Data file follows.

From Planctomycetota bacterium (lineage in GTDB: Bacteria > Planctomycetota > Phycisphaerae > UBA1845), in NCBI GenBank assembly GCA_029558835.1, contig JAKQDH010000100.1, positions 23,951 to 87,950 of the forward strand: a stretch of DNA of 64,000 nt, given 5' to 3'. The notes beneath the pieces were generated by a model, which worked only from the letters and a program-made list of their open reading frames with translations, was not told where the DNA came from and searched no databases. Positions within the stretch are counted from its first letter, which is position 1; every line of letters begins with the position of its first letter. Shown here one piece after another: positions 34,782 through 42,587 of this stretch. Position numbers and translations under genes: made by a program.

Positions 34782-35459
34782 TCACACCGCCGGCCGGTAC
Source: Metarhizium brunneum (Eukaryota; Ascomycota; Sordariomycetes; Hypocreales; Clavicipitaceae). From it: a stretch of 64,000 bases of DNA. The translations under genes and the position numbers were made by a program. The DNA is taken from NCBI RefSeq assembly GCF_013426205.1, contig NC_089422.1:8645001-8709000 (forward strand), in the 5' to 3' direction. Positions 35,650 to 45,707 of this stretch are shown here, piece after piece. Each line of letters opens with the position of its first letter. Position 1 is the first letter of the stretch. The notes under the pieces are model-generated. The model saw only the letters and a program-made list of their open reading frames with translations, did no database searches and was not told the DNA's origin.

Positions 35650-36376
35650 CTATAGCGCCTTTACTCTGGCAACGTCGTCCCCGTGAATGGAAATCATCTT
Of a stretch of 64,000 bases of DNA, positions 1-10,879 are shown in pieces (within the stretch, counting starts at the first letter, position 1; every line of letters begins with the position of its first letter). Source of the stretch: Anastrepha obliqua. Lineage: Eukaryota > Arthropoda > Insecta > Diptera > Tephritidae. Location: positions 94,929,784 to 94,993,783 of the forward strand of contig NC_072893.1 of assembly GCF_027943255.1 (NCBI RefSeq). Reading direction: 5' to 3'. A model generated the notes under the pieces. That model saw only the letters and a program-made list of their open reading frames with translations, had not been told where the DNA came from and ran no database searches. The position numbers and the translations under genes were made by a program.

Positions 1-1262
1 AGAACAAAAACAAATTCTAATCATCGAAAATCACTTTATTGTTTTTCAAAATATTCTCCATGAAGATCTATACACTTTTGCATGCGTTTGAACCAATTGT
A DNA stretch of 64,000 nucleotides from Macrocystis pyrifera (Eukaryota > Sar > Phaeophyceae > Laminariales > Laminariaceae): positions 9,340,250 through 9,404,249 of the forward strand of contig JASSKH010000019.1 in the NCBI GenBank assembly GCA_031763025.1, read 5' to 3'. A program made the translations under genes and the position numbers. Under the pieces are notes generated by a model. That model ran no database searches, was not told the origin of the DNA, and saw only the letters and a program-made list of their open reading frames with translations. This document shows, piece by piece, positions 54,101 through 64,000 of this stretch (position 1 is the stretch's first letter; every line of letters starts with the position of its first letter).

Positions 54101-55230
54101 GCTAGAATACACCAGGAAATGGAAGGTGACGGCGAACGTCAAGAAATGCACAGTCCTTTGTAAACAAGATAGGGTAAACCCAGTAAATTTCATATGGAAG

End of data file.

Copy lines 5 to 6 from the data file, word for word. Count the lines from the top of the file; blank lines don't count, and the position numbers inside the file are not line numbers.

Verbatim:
Positions 35650-36376
35650 CTATAGCGCCTTTACTCTGGCAACGTCGTCCCCGTGAATGGAAATCATCTT